In vivo Analysis of Skin Microcirculation and the Role of Nitric Oxide During Vibration
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Studies in healthy volunteers and patients with renal failure have shown that vibration, applied with a frequency of 47 Hz and a vibrational intensity of 600 mVpp, increases microcirculation of blood in the skin. This controlled, in vivo, experimental study was conducted to further evaluate the effect of vibration on skin microcirculation and to ascertain whether administration of a nitric oxide (NO) synthase inhibitor (NG-nitro-L-arginine methyl ester [L-NAME]) diminishes the effect of vibration on skin blood flow. Using a mouse microcirculatory model, 12 animals were prepared for study (six in the control and six in the experimental group). In the experimental group, vibrations were applied horizontally for 15 minutes. The control group received no vibration.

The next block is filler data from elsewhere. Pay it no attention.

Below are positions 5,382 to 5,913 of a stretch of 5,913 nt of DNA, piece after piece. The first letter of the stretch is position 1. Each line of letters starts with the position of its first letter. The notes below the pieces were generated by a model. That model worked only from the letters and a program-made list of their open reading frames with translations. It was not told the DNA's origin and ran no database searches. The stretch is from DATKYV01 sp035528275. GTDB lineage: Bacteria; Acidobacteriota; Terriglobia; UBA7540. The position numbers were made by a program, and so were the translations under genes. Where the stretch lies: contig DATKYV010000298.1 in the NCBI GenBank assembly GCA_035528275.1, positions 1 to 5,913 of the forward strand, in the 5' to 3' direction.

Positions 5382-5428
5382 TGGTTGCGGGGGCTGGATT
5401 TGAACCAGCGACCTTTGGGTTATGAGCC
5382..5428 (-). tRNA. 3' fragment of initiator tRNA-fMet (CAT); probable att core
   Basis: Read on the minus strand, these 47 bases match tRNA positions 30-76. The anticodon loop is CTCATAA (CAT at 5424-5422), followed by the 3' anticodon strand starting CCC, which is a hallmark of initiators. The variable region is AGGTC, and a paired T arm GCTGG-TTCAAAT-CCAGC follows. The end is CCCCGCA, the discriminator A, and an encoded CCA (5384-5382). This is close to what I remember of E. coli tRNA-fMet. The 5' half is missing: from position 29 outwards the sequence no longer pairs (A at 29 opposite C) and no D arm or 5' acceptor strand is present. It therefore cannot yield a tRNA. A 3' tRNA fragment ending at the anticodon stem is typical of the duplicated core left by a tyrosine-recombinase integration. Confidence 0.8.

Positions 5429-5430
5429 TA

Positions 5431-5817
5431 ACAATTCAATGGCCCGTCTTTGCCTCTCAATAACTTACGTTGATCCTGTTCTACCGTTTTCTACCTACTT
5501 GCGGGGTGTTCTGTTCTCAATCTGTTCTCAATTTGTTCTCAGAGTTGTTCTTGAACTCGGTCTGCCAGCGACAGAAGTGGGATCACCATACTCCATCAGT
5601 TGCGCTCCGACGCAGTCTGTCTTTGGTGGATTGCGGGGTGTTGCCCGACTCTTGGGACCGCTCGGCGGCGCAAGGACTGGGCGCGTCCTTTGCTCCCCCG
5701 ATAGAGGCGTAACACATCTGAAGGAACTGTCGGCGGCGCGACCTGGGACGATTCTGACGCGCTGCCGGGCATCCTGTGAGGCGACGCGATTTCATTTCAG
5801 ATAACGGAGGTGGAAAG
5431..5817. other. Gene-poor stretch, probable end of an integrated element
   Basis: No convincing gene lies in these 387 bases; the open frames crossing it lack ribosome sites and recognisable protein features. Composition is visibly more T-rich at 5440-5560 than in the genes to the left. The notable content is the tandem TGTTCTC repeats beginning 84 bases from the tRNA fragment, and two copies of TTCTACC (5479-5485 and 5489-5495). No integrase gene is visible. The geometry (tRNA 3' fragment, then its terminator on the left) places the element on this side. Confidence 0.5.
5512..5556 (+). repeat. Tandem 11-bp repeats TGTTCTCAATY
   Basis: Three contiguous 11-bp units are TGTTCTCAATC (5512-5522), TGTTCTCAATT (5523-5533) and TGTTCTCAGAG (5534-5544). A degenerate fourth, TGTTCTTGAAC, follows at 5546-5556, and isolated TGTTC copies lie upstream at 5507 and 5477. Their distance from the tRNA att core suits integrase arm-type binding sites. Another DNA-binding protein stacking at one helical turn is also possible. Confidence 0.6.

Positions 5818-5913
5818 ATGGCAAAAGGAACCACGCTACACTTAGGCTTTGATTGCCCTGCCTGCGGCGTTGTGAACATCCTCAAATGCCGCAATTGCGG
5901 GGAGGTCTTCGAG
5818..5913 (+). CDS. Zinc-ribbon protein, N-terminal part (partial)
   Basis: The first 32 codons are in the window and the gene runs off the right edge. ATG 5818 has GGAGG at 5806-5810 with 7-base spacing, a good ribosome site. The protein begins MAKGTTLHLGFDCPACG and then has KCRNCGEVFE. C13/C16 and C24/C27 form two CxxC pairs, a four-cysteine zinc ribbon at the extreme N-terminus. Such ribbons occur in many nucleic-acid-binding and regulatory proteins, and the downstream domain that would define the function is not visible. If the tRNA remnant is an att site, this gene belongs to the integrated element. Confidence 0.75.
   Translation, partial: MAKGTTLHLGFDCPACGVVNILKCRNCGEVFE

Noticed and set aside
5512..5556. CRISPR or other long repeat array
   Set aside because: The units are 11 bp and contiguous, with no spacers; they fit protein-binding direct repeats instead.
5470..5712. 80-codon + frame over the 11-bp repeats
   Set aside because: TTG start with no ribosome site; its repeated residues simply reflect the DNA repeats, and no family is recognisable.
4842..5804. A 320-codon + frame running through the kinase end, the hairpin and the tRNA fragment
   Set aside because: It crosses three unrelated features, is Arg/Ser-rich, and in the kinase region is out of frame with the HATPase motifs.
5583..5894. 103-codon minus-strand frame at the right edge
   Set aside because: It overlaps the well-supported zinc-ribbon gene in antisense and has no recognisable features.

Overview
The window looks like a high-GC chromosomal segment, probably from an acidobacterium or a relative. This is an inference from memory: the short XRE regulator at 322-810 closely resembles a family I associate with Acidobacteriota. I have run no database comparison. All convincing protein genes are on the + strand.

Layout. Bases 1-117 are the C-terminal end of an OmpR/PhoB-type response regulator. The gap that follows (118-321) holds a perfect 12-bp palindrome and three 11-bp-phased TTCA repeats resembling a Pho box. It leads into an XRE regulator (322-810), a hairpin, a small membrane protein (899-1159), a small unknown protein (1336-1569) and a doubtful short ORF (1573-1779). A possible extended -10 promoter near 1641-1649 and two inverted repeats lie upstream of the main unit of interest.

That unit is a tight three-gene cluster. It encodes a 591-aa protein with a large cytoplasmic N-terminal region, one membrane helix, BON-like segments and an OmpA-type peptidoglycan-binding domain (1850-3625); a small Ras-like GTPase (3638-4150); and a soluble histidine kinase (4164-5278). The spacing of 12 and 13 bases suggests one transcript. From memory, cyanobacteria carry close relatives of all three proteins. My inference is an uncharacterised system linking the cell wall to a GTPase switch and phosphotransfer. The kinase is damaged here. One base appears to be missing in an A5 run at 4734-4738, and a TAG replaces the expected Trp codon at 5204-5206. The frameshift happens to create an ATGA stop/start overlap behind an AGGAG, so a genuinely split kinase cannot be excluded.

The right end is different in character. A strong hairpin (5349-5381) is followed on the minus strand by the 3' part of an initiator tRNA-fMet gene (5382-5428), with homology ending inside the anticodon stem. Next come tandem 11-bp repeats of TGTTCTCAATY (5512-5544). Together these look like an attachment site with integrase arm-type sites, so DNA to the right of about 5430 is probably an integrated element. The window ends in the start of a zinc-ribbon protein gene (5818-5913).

Venular blood flow was measured using intravital videomicroscopy at baseline and at 0, 5, and 15 minutes after the application of vibration. Vibration significantly increased the blood flow at 5 and 15 minutes after application (P = 0.002 and P = 0.046, respectively). Differences between the control and experimental group also were statistically significant (P = 0.0017 and P = 0.046, respectively). In the second study, all animals (seven in each group) received an intraperitoneal injection of NO synthase inhibitor L-NAME before vibration application. When NO synthase inhibitor L-NAME was administered, the increase in blood flow in the vibration group was minimal after 5 and 10 minutes, and nonexistent after 15 minutes. No significant differences between the control and experimental group were observed. Because NO synthase inhibitor L-NAME inhibits NO production in vivo, these findings imply the involvement of NO in the observed blood flow increase during vibration. Future clinical trials to establish evidence as to the beneficial effects of vibration are warranted.
Keywords: hairless mouse, wound healing, vasodilation, vibration, intravital videomicroscopy
Index: Ostomy Wound Management 2011;57(9):40–47
Potential Conflicts of Interest: The authors have nothing to disclose.
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